From the title it's fairly obvious that Stanko is dedicating this work to his former boss and compatriot, the late Kryzsztof Komeda, who had passed a few years before. But it's difficult to believe that this was recorded in 1970. Stanko's quintet was so fully versed in the free jazz aesthetic and pursued to fuse it to the European classicism and avant-gardism of his native Poland. There are five tracks here, all part of a larger suite that is opened and closed by a theme. Stanko's writing is for a large harmonic palette realizable by two saxophones and his own trumpet with a rhythm section. He uses the post-bop fake book to write tight harmonic figures that can be undone by larger timbral concerns and contrapuntal efforts in improvisation. But the important thing is that this is based more on composition and arrangement than improv, separating him from the Americans and most of the other Europeans at the time who were trying to break free of musical language into something else -- they had no idea what it was, but they were looking. Stanko, as evidenced here, was deeply wedded to the idea of stretching composition, not only with improvisation, but also through tonal variation and arrangement. Komeda left a profound influence upon him in this. Stanko was able to evoke a free esthetic while keeping the jazz shell. The strange, even otherworldly microtonal figures in "Cry" suggest he had heard Albert Ayler's Vanguard concerts a time or 100 and was also interested in Don Cherry's experiments in Complete Communion. But Stanko takes them farther and the playing he gets from his band here is aggressive, technically almost impossible to believe, and full of drama and dynamics. Music for K may be Stanko's classic.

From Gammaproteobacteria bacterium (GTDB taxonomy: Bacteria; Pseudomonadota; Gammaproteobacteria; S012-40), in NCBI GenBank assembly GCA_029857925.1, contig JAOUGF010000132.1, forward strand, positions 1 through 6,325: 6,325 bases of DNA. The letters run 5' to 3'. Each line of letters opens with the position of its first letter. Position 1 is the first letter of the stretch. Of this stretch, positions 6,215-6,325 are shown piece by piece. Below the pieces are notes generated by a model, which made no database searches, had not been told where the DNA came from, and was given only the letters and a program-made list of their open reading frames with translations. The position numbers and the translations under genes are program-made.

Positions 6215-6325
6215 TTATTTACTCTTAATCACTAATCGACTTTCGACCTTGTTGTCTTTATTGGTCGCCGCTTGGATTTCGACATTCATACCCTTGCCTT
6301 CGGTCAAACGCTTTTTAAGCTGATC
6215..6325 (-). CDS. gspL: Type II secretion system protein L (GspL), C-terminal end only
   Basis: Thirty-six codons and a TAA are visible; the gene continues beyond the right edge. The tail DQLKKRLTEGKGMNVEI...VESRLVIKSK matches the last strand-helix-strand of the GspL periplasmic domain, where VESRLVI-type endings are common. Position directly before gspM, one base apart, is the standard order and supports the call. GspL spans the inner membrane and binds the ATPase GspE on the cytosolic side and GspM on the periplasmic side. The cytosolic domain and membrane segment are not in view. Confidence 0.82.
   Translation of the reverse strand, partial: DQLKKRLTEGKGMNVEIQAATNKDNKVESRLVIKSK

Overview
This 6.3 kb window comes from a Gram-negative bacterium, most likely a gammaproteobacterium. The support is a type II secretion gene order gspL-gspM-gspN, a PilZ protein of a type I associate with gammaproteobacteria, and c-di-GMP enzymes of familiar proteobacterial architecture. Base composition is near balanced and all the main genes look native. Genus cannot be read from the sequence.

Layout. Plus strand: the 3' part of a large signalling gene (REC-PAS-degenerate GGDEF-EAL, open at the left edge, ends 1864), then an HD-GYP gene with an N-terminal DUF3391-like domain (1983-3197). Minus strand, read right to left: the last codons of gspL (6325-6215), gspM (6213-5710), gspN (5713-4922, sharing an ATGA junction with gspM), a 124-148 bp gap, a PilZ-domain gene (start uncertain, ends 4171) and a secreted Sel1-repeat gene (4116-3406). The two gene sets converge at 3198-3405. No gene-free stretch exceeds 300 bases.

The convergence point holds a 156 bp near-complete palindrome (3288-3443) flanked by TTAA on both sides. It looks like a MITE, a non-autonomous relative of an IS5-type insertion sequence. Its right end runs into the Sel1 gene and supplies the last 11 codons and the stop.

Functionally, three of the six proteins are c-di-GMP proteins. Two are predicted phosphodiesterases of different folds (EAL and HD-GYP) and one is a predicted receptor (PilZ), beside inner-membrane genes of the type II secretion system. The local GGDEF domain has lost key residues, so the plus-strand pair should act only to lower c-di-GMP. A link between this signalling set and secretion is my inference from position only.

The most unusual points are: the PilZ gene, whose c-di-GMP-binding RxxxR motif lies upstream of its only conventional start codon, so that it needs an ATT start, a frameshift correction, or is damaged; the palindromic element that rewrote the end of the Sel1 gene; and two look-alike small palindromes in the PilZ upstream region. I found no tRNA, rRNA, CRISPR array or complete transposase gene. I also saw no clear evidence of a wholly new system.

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AllMusic Review by Thom Jurek